The Intact Soul

The intact soul is what most everyone says they want. For definition purposes, the soul I am referring to is best described as your essence/core person. When my dad passed away 9 years ago, it was his essence/core person I missed. It was him. I think you can feel me now.

The intact soul is under assault. The assault comes from multiple angles:

  • The employer who tells you, in varied ways, to check your soul at the door for the purposes of conforming and duplication
  • The church who tells you, God, is watching and out to get you
  • The educators who stifle your creativity
  • The body politic who corrupts and thinks you don’t know what’s going on
  • The culture that passes the fake for the authentic

To have an intact soul, you must be vigilant and protective. The vigilant part is made up of long-term thinking. Having a long-term view is the equivalent of understanding that we grow up over time-a lifetime. Like all development, it doesn’t happen immediately, it isn’t like a search on Google. It is a mosaic full of pain, joy, frustration, and satisfaction. The idea of protection is rooted around not letting those examples above to have sway in your life. I’ve had multiple times in my life where I had to tell an employer, loved one, or social media channel that enough was enough. It requires courage, maybe more than you think you have. In the end, your soul demands you stand up and fight.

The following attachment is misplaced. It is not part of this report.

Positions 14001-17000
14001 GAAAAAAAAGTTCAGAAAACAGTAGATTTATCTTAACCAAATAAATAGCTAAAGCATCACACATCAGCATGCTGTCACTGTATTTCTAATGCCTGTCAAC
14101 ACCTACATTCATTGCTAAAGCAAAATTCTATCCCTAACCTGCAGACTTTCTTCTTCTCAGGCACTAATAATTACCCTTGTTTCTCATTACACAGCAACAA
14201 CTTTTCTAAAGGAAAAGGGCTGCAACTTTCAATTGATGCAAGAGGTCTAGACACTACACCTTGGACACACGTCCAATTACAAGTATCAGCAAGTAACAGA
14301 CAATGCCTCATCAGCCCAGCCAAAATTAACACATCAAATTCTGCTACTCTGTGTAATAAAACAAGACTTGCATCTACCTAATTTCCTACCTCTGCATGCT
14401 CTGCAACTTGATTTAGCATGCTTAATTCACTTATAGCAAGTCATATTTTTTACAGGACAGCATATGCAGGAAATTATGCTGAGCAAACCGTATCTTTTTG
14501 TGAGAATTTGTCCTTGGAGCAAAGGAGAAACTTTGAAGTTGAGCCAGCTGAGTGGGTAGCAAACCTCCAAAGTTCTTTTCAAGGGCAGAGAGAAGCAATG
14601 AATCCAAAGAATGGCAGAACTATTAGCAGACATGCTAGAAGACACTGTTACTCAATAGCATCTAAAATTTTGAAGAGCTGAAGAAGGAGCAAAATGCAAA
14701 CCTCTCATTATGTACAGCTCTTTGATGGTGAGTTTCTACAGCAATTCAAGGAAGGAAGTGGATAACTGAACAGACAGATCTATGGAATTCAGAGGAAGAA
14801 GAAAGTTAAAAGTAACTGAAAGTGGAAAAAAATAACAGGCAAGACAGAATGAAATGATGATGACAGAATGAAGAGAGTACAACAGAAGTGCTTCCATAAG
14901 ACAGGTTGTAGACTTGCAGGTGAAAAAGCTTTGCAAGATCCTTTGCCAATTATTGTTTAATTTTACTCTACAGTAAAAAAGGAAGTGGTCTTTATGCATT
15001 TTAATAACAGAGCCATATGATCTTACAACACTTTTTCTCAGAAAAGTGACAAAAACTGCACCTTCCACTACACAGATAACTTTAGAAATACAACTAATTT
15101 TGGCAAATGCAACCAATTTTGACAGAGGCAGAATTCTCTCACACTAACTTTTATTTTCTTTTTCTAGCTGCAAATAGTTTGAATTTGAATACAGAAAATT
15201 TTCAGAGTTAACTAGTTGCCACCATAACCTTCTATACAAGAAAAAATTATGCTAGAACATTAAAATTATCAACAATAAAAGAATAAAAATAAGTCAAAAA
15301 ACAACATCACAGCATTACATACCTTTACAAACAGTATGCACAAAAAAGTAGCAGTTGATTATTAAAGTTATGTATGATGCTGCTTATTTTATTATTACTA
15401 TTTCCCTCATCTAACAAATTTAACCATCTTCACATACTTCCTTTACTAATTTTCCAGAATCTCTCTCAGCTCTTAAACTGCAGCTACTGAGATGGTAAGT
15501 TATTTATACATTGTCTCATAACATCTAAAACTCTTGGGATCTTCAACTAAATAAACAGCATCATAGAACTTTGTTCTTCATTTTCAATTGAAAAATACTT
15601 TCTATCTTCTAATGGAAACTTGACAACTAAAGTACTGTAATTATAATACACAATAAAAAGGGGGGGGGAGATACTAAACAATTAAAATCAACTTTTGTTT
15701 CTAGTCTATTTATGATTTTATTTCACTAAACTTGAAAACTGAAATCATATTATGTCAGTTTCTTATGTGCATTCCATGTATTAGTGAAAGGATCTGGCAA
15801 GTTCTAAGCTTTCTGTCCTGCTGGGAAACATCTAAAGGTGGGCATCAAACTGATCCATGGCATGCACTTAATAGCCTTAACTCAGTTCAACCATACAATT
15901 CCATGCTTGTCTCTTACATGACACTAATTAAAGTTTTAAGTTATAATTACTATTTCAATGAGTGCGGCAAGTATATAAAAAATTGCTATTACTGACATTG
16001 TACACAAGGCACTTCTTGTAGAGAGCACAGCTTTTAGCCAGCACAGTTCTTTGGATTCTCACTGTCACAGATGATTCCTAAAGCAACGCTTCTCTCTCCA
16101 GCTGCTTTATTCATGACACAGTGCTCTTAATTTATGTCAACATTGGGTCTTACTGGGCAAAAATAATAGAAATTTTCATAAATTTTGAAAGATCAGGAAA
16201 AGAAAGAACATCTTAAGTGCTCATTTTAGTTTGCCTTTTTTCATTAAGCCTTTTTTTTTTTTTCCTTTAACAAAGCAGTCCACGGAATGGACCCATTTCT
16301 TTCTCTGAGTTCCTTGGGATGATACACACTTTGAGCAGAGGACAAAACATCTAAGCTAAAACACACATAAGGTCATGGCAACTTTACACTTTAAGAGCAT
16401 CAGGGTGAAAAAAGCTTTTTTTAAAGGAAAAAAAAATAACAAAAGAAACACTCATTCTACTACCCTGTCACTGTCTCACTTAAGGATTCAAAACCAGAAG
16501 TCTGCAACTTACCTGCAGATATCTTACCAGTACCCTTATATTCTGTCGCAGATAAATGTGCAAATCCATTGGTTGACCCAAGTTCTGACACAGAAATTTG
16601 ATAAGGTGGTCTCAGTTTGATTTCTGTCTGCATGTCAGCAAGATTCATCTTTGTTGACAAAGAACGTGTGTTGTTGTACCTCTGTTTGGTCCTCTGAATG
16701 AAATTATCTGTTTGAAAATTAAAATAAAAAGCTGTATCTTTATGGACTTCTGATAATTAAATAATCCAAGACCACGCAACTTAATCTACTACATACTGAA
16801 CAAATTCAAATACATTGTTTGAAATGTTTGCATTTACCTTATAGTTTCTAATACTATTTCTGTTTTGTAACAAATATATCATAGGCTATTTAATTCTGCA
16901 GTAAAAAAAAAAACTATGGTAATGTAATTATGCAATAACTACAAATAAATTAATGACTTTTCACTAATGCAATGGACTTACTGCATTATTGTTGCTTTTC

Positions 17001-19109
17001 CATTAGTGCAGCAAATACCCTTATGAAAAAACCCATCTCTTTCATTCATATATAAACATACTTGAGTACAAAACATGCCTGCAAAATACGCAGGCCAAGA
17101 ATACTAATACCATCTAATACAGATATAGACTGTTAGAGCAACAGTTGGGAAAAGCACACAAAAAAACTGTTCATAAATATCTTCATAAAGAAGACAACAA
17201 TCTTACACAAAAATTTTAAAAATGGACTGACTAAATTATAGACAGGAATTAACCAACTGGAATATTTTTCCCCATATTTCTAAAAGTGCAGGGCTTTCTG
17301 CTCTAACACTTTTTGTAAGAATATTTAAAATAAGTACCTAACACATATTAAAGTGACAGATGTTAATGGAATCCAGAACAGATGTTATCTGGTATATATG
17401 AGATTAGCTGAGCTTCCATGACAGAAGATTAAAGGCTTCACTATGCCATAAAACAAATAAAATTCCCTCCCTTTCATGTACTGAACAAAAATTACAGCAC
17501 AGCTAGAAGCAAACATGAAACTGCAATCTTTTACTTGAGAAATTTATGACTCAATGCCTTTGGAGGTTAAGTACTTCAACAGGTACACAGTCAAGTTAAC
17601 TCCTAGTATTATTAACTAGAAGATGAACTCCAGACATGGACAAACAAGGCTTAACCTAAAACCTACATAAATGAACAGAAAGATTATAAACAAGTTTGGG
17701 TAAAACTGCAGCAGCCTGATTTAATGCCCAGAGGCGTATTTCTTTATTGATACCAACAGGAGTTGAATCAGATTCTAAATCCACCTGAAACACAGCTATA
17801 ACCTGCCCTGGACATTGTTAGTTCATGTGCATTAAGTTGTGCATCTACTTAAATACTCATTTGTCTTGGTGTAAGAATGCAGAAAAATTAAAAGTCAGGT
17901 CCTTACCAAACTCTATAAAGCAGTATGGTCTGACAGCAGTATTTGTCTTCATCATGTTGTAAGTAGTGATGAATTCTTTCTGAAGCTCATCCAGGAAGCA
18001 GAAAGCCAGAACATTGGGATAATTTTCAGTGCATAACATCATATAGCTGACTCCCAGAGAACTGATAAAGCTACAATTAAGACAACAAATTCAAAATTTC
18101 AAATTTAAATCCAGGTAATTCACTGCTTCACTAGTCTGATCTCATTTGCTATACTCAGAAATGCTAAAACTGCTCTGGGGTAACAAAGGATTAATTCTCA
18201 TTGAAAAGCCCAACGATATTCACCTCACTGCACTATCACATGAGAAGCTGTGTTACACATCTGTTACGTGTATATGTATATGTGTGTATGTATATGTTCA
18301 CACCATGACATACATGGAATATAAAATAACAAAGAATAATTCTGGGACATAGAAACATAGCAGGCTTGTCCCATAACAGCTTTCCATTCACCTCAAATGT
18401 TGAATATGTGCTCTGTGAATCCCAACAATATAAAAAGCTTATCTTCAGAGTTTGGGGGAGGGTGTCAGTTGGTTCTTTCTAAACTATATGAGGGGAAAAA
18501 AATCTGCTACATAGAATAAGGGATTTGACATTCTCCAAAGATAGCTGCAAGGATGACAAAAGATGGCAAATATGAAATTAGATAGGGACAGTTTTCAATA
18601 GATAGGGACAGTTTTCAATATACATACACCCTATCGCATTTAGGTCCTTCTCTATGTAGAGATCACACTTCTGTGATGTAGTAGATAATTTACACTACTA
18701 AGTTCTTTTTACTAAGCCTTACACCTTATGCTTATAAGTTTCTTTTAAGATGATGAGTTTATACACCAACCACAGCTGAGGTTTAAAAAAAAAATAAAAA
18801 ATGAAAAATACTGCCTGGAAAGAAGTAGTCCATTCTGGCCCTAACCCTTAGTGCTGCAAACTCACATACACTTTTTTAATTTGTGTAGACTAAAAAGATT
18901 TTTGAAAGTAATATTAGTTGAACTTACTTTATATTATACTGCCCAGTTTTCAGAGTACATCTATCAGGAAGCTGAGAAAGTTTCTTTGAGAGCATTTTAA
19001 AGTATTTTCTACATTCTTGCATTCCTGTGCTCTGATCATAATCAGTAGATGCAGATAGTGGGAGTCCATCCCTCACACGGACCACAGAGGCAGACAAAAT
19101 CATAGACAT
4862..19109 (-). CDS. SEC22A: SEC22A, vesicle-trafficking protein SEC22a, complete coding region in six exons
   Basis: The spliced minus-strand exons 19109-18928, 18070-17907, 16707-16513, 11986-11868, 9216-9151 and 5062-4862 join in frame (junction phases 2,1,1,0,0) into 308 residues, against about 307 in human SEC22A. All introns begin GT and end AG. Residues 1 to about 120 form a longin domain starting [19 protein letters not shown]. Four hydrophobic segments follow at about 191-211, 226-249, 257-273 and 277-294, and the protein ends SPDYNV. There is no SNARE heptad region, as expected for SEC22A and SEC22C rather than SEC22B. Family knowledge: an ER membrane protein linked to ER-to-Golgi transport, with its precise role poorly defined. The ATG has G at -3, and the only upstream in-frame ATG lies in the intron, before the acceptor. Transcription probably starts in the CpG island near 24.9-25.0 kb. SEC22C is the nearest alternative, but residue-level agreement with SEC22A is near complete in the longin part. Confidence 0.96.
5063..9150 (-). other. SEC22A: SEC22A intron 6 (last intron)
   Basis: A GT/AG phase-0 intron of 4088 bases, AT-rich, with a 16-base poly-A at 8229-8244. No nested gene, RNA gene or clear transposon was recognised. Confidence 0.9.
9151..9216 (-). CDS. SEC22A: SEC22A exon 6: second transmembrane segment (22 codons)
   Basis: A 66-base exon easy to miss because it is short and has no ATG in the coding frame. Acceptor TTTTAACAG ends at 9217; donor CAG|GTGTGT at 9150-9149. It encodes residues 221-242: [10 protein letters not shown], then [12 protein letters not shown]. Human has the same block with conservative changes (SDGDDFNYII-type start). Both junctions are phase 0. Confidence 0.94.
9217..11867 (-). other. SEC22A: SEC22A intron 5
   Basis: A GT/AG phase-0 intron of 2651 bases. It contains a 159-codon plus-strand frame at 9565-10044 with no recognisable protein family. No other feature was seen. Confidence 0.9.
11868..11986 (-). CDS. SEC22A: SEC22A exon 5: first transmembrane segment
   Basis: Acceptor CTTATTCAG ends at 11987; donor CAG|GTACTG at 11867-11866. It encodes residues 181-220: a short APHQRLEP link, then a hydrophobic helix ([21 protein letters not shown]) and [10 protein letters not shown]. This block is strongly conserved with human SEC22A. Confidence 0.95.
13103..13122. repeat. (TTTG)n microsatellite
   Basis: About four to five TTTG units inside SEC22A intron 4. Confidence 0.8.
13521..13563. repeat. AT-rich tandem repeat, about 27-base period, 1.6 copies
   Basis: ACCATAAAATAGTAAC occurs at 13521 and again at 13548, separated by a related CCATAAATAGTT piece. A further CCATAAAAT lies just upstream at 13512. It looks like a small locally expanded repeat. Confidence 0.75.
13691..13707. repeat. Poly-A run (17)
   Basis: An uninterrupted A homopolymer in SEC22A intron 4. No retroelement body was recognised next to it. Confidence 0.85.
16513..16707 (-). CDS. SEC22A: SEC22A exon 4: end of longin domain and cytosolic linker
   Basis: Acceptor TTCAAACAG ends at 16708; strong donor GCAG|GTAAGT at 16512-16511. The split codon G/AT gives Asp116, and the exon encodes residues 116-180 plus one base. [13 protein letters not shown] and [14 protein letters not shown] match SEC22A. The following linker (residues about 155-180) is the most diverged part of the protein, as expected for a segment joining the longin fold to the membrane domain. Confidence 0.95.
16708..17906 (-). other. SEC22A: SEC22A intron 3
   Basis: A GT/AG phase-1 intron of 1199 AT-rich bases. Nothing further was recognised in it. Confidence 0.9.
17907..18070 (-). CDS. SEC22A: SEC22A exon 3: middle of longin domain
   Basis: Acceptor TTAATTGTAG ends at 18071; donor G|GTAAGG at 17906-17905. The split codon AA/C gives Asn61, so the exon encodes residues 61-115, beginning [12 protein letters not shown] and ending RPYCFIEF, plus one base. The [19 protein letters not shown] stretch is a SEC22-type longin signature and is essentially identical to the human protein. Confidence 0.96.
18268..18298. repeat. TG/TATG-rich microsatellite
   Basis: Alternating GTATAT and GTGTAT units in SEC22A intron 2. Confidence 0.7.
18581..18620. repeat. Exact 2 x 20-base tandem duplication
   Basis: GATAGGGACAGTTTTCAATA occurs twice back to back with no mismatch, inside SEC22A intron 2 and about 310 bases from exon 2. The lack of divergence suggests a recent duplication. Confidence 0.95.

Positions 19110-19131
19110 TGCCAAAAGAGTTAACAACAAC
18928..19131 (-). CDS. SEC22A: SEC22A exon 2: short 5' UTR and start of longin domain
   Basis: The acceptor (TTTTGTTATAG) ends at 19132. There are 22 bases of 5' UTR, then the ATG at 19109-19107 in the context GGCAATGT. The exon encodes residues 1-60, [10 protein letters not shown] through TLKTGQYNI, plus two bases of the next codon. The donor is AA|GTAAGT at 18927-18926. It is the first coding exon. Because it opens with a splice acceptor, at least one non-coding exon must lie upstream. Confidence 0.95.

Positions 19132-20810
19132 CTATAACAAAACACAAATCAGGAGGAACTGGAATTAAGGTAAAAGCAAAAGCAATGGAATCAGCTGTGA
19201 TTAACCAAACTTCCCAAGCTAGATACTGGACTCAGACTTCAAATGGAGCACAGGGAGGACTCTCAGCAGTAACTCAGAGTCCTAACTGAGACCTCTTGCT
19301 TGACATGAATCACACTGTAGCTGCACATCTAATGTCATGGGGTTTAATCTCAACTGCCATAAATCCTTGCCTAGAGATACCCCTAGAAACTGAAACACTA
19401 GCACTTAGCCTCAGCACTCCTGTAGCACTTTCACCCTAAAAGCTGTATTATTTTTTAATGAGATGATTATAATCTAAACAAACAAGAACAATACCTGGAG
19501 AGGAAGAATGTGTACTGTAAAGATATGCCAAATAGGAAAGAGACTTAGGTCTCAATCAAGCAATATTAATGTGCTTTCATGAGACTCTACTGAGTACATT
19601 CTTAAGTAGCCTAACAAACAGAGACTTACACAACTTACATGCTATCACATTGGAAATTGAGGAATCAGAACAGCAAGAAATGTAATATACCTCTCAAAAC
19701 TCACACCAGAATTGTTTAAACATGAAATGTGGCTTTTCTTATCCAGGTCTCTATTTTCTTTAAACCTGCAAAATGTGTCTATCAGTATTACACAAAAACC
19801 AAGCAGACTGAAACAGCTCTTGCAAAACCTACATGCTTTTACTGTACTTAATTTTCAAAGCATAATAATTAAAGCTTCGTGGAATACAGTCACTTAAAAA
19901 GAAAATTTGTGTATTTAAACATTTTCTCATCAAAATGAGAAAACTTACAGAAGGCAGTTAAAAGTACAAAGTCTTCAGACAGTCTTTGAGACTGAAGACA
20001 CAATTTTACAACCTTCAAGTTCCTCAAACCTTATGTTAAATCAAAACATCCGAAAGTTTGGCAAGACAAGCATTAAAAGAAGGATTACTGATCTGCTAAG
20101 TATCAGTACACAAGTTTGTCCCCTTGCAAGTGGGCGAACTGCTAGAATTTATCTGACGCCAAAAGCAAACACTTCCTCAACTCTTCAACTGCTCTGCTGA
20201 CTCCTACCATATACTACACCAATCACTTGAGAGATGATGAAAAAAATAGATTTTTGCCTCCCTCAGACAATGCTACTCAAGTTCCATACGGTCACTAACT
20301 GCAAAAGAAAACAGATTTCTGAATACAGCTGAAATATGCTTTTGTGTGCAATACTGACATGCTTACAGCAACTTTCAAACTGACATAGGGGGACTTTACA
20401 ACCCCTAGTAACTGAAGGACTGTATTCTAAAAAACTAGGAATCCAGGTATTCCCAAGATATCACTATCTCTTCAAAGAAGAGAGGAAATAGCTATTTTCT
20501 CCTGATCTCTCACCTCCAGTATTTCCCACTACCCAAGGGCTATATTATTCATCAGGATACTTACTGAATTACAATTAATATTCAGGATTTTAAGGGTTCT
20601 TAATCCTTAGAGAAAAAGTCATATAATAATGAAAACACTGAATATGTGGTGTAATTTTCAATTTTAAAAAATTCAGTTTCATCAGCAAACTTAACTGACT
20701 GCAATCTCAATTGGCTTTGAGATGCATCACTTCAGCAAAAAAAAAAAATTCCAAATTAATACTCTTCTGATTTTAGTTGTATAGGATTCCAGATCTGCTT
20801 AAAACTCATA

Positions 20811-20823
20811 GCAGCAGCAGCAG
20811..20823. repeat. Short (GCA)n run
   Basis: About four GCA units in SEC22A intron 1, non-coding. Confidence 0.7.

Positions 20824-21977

Here are some strategies I’ve exercised to have an intact soul:

Practice contentment-my life has been a story of times of plenty and times of want. Like anyone else, I prefer plenty over want. The lessons of ebb and flow are powerful. I now appreciate all things because all things contribute to my intact soul. It wasn’t always this way. I can remember my corporate America days as a time of grasping for control and being motivated by fear. I naively thought I could control the stock option grants and the business cycle. I naively thought I would lose everything if I lost my grand role. Both control and fear appear to deceive.

Be fearless-this one is big, considering what I’ve written and the reality of fear in our time. Take any traumatic event and you’ll see what fear can do. I’ve advised clients and those close to me to identify their greatest fears and begin working on becoming fearless. Becoming fearless is the process of looking “that thing” in the eye, over and over. Just keep at it, and eventually you’ll see “that thing” for what it really is. By the way, no one is perfect here. Practice and attention strengthen our ability to stand up and fight. The funny thing about fighting is not the winning or losing, it’s about letting your fear know you won’t fold.